This is the final Congo Memoir. The penultimate installment is here. The final installment is below the fold ….
If you are interested in issues pertaining to the Congo that are quite current, consider having a look at Half the Sky: Turning Oppression into Opportunity for Women Worldwide (recently made quite well known by being on Oprah).
We arranged for a small plane to fly out on the first leg of the trip home. The plane was a Beechcraft flown by a missionary air service on a regular flight from Zaire, to Kampala, then to Nairobi. Leaving Zaire was always problematic. This was the last chance for the officials, this time airport officials, to obtain their salary from you. This was the way the system known as “Mobotuization” operated. To be a government official meant you had the right to raise fees from those you “served.” Tolls, permits, taxes, whatever. Some of these fees were official and dictated by the national or provincial governments, but much was just made up by the official. And a traveler, or an anthropologist, or a missionary, was expected to pay this fee, which constituted the entire salary of the official.
But one also had the option of bargaining, or of out-maneuvering the officials in some other way. In this case, I simply refused to pay the individual who was putting the touch on me. I did not appreciate his approach, which was aggressive and threatening. I paid the required more-or-less legal fees I knew about and refused to pay more, refused to give him my watch, or for that matter, to allow him to search my luggage.
In any event, we had the officials outnumbered at this small airport on an off day. At this particular terminal, there was one of him and three of us: Joan, me and a large overbearing American woman with big hair who’s husband was in the oil business and who was on her way to a villa in Zanzibar.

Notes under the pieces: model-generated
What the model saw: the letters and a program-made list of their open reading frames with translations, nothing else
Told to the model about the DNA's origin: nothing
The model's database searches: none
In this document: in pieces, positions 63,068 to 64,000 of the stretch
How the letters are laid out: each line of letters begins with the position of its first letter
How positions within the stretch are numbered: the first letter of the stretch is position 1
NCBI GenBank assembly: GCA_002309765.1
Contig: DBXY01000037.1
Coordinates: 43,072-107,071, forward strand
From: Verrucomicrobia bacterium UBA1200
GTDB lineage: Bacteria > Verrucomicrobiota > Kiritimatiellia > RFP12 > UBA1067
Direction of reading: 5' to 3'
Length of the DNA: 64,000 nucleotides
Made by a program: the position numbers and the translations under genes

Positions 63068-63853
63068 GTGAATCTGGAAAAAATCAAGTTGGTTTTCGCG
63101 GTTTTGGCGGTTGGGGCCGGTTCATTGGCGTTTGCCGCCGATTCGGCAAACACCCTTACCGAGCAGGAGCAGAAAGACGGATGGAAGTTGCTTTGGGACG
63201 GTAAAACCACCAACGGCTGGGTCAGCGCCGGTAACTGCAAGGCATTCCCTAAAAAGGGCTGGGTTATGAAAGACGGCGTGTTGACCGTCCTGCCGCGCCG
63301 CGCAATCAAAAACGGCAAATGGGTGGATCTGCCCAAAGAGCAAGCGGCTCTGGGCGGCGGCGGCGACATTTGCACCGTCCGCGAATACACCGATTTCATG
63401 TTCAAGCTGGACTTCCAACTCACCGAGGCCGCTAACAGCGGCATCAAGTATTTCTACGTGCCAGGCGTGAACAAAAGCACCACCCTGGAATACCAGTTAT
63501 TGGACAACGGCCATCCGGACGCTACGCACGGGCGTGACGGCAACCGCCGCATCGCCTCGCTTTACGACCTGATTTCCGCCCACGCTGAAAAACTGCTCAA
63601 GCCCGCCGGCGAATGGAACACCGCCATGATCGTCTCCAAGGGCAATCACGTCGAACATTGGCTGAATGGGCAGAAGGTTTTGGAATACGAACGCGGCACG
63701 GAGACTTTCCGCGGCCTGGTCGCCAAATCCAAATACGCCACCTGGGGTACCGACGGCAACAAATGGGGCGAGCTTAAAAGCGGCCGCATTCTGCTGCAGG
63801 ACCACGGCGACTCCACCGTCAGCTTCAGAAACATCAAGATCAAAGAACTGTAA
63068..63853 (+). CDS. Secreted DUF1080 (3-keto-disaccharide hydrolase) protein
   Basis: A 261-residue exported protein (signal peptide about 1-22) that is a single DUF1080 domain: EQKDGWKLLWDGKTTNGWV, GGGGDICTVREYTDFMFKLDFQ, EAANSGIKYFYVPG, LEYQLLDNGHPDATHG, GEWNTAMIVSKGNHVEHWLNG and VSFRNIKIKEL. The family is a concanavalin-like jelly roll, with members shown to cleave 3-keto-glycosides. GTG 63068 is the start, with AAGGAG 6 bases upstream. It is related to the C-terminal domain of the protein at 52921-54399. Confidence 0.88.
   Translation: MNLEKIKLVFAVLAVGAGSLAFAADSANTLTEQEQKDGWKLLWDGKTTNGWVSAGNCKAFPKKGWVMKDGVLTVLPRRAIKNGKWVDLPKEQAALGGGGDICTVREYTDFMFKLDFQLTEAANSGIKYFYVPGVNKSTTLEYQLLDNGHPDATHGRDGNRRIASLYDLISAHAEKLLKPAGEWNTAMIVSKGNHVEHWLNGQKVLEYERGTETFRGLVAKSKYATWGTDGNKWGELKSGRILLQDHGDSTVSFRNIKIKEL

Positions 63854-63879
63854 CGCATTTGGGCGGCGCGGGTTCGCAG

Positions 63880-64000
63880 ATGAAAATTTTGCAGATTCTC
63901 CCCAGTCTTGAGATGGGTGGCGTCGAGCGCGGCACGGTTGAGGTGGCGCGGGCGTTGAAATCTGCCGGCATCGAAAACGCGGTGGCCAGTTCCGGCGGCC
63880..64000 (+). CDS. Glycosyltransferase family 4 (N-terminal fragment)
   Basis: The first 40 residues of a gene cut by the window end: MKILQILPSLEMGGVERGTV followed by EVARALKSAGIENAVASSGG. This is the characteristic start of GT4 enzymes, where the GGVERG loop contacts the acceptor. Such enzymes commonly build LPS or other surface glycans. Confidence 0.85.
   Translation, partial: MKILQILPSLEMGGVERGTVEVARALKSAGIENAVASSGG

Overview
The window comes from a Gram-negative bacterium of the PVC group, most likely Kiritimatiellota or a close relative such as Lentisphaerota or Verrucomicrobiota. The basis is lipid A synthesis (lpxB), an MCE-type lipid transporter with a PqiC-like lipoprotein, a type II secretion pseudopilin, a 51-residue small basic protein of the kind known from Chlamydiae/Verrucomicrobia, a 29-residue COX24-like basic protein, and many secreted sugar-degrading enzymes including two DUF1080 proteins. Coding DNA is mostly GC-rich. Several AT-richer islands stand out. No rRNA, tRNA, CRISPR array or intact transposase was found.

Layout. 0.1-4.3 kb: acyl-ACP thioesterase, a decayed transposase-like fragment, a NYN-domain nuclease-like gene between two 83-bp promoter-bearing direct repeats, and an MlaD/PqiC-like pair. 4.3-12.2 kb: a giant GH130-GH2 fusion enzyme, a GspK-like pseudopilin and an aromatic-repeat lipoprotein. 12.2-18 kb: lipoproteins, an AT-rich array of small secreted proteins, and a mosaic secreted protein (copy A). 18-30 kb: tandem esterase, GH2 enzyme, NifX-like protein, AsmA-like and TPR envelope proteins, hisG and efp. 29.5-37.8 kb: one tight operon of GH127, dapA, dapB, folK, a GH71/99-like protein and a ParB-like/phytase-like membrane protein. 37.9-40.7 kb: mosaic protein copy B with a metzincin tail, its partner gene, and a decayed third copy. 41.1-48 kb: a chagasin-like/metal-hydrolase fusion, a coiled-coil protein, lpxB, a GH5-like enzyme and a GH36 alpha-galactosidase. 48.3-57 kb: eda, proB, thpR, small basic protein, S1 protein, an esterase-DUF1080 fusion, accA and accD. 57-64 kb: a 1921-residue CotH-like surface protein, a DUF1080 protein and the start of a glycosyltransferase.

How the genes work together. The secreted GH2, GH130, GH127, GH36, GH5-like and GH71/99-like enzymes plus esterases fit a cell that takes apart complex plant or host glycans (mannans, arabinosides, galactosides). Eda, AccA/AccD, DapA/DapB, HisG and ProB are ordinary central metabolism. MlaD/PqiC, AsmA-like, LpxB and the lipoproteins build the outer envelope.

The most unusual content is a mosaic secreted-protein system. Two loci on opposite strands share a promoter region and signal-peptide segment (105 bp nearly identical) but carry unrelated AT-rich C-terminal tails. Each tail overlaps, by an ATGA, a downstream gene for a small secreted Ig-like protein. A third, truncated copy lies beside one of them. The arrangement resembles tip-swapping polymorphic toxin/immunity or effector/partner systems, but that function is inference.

The plane we were expecting would be coming from a mission station not far away and would probably have between three and six passengers on it. They would touch down briefly and we would be expected to to get on quickly. But, the official had placed all our luggage in a spot he could keep an eye on it and was refusing to stamp our passports with exit visas. But that’s OK, we had a plan.
Suddenly, the plane appeared in the distance, flying in between nearby hills at an extraordinarily low altitude, and touched down on the runway. There was no taxiing. The plane simply drove down the runway and stopped about 120 meters from the building we were in. And our plan went into effect.
The three of us walked over to the luggage, grabbed it, and ran out the door.
As we ran down the runway towards the air plane, the official came running after us. About half way out, he caught up to us, caught up to the large loud American woman with big hair who was carrying her luggage in front of her like one might carry an extra heavy sack of groceries.
“Arret! Simama!” the official shouted. (“Stop!”)
“Here, take this!” the woman shouted (in English), turning towards him and tossing her bag right at him. “Hurry! This way” waving him on, and turning to run towards the plane.
So now the four of us were running towards the air plane. The pursuer had been converted, by the very act of surprise, into a helper. And we got to the plane, dumped our luggage in the back with the help of the co-pilot, climbed in and flew off.
And then, the storm swept over the nation.
I came back to Zaire two more times after this tip, both for extended stays, and during that time did not visit the Semliki but rather spent all my time in the Ituri Forest. Every few months an incident would occur that reminded me of the soldiers on the green pickup truck, or the soldiers firing their guns in Bukavu or the other incidents I had witnessed or heard of. Somewhere along the line, war broke out in Rwanda, and within a few months, the First Congo War was in full swing.